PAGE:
News / USA

US Congress Approves Three Free Trade Pacts

Michael Bowman

The U.S. Congress has approved free trade pacts with South Korea, Colombia and Panama - the first such accords passed during Barack Obama’s presidency. Backers say the trade deals will boost U.S. exports by $13 billion a year, while opponents say they will undercut U.S. workers and undermine America’s ability to press for international human rights.

During a full day of debate in both houses of Congress, there was one word on legislators’ minds: jobs.

One day after the Senate rejected President Obama’s jobs bill, backers of free trade portrayed the three pacts as a means to boost America’s stalling economy and stimulate job creation through expanded international commerce. Democratic Senator Max Baucus of Montana said, “They will boost our gross domestic product by more than $15 billion, and they will support tens of thousands of urgently-needed American jobs. They will help the jobs picture. Clearly not solve it, but help.”

That view was echoed by Republican Senator Kay Bailey Hutchison of Texas. “This is a no-brainer. Export more, make our products more competitive by lowering the tariffs, and create jobs in America," she said. "What could be more clear?"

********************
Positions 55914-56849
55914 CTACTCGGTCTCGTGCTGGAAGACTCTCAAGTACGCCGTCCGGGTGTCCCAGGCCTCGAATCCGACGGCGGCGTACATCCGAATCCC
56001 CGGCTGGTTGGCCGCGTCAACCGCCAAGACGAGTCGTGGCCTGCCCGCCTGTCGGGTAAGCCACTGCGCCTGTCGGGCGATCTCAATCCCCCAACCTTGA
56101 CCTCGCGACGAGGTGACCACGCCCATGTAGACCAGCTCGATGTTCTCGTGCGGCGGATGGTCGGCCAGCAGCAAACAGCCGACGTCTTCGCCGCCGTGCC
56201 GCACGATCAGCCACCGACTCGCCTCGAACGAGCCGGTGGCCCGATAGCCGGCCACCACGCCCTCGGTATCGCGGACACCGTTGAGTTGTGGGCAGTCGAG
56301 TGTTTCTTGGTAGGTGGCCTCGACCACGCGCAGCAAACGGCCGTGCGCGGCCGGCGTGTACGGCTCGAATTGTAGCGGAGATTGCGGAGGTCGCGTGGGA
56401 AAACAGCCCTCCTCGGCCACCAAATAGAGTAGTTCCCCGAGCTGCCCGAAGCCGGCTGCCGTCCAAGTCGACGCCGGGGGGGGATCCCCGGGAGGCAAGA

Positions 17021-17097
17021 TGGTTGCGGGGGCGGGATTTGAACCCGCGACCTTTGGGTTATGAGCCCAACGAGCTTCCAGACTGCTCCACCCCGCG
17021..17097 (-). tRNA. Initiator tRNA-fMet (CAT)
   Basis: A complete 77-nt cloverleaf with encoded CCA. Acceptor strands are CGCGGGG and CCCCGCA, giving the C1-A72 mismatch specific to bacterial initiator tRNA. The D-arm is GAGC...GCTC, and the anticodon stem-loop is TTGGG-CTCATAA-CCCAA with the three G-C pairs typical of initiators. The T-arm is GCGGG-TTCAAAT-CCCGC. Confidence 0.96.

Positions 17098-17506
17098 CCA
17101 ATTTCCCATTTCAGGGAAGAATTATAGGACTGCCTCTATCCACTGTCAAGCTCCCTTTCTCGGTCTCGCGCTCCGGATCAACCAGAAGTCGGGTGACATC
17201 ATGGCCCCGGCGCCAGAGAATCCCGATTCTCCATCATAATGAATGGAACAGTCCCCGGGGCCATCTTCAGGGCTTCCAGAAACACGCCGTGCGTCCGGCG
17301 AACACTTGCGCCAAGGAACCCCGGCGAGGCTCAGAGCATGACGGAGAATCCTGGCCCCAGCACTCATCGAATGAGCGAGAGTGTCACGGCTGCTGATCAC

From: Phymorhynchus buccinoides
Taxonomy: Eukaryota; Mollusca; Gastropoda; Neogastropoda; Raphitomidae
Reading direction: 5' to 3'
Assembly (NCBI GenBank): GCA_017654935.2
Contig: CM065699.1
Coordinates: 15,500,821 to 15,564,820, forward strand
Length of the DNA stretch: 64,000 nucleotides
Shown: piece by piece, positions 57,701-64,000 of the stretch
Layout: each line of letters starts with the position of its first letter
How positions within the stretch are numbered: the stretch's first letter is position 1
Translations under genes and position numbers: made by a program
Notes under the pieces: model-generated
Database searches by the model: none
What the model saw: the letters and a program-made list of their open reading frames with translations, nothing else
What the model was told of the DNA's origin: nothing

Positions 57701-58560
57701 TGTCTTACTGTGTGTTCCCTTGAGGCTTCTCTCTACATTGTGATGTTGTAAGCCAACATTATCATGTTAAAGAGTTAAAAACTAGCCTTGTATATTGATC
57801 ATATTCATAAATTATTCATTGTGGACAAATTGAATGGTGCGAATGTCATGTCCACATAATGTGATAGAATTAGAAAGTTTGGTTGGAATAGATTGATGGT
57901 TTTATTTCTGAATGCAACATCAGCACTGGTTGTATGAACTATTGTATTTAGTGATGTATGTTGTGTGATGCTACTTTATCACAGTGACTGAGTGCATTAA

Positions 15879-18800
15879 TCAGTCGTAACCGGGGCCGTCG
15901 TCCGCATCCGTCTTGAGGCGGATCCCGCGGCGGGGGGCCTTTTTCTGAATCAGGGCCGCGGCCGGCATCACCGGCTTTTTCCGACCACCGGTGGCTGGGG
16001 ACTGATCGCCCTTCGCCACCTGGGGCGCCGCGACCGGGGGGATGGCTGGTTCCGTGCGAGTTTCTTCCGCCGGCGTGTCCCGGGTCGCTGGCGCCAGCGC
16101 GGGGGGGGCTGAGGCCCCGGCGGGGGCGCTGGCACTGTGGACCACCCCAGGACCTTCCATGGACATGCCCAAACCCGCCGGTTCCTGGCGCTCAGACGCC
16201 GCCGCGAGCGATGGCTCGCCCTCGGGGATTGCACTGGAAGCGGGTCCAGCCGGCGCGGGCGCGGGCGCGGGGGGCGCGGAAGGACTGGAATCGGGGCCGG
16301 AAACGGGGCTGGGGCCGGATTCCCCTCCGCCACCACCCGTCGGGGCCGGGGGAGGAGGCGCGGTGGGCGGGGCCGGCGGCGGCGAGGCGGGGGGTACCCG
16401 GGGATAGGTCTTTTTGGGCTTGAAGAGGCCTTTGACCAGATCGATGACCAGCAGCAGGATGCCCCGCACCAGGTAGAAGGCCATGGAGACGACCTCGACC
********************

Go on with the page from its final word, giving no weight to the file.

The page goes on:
Negotiated under former-President George W. Bush, the accords had been shelved by the Obama administration until Congress extended assistance programs for U.S. workers affected by foreign competition. Additionally, Mr. Obama pressed South Korea to open its market to U.S. vehicles, urged Panama to strengthen financial regulations, and sought assurances that Colombia will protect labor leaders and union members, scores of whom have been murdered in recent years.

Delays in approving the accords frustrated Republicans like Senator Chuck Grassley of Iowa, who complained that America’s competitors were gaining global market share as a result of U.S. trade inaction. Grassley’s impatience was still evident as Congress prepared to vote. “Well, can you believe it? We are finally here," he said.

In a rare show of legislative bipartisanship, the free trade pacts got near-unanimous Republican backing and enough Democratic support to assure easy passage in both houses. Opposing Democrats portrayed the accords as an extension of a free trade agenda that has brought a sharp decline in U.S. manufacturing and sent high-wage American jobs overseas.